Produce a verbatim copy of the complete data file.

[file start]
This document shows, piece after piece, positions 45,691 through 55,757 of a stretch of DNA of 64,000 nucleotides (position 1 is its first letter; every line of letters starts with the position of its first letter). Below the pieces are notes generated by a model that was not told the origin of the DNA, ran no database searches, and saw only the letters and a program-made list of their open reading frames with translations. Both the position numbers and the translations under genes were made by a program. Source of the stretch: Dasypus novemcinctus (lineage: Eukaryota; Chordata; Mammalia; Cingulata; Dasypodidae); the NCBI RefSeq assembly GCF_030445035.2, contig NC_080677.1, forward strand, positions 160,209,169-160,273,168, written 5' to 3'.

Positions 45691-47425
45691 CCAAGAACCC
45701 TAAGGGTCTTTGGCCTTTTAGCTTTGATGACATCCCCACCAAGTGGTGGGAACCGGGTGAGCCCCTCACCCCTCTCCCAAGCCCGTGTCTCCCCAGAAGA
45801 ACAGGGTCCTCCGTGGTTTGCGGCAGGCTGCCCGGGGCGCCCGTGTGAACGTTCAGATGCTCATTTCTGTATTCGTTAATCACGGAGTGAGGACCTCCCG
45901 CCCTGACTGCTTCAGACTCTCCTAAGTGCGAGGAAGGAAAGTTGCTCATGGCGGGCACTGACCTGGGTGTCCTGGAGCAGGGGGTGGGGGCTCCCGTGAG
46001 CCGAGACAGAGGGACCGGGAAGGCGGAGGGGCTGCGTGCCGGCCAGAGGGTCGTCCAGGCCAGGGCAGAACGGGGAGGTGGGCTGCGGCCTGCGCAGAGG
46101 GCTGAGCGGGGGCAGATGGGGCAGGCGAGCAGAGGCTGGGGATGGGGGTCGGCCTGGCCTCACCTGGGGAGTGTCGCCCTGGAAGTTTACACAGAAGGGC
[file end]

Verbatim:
This document shows, piece after piece, positions 45,691 through 55,757 of a stretch of DNA of 64,000 nucleotides (position 1 is its first letter; every line of letters starts with the position of its first letter). Below the pieces are notes generated by a model that was not told the origin of the DNA, ran no database searches, and saw only the letters and a program-made list of their open reading frames with translations. Both the position numbers and the translations under genes were made by a program. Source of the stretch: Dasypus novemcinctus (lineage: Eukaryota; Chordata; Mammalia; Cingulata; Dasypodidae); the NCBI RefSeq assembly GCF_030445035.2, contig NC_080677.1, forward strand, positions 160,209,169-160,273,168, written 5' to 3'.

Positions 45691-47425
45691 CCAAGAACCC
45701 TAAGGGTCTTTGGCCTTTTAGCTTTGATGACATCCCCACCAAGTGGTGGGAACCGGGTGAGCCCCTCACCCCTCTCCCAAGCCCGTGTCTCCCCAGAAGA
45801 ACAGGGTCCTCCGTGGTTTGCGGCAGGCTGCCCGGGGCGCCCGTGTGAACGTTCAGATGCTCATTTCTGTATTCGTTAATCACGGAGTGAGGACCTCCCG
45901 CCCTGACTGCTTCAGACTCTCCTAAGTGCGAGGAAGGAAAGTTGCTCATGGCGGGCACTGACCTGGGTGTCCTGGAGCAGGGGGTGGGGGCTCCCGTGAG
46001 CCGAGACAGAGGGACCGGGAAGGCGGAGGGGCTGCGTGCCGGCCAGAGGGTCGTCCAGGCCAGGGCAGAACGGGGAGGTGGGCTGCGGCCTGCGCAGAGG
46101 GCTGAGCGGGGGCAGATGGGGCAGGCGAGCAGAGGCTGGGGATGGGGGTCGGCCTGGCCTCACCTGGGGAGTGTCGCCCTGGAAGTTTACACAGAAGGGC